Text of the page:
The Philadelphia Inquirer reports that Ahold Delhaize “is suspending its Bfresh brand of smaller-format, urban-focused grocery stores, which it had planned to open in Philadelphia as part of a larger national rollout.” The story also notes that the “Bfresh store in Brighton, Mass., is also set to close this weekend. The Brighton shop is one of three existing Bfresh locations, all of which are in the Boston area.”

The move - which includes the closure of an Everything Fresh small-store format in Philadelphia that was a parallel attempt at creating a new concept - is said to be part of a broader reversion to its established Stop & Shop brand because of time, expense and effort required to establish a new retail brand.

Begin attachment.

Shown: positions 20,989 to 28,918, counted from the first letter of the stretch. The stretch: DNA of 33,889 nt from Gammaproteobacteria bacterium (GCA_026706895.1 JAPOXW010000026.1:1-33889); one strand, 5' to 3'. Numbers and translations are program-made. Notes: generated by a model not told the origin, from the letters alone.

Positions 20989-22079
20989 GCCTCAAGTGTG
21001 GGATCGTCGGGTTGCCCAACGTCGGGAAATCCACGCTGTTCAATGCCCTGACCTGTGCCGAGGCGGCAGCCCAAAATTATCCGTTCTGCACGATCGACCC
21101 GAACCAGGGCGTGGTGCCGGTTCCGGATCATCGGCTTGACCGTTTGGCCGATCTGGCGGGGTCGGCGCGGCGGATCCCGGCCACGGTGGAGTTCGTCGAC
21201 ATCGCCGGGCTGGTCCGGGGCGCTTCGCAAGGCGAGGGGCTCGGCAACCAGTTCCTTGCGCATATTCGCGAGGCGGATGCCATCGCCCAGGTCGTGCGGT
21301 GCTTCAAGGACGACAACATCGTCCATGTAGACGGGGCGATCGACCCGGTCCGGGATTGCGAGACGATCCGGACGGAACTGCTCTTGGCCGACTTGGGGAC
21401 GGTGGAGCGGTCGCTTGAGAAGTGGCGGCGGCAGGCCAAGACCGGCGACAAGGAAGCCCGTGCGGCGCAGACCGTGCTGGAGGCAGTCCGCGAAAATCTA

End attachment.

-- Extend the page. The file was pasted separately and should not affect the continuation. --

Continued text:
KC's View: If Ahold Delhaize’s intention is to shut down the Bfresh experiment, I think that’s a shame.

I’ve seen several of the stores, and I liked the approach … they weren’t perfect, they needed refinement and time to marinate, but the concept was intriguing and certainly worth investment. However, what I thought was most important about Bfresh was that the concept was created by a skunkworks team that was operating outside company headquarters, with smart and committed people empowered to try new things and emboldened by the reality that as consumers change, traditional retailers need to make fundamental changes. Bfresh never would’ve been created within the physical walls of company headquarters and the metaphysical walls of traditional thinking that has focused relentlessly on the Super Stop & Shop format for so many years.

I don’t know the numbers. Maybe they were hemorrhaging money. But the mindset that created Bfresh was necessary for any traditional retailer trying to be both relevant and resonant for a new competitive reality. It seems to me that for every traditional retailer, going back to the old way of doing business is beyond unacceptable. It is a kind of retail malpractice.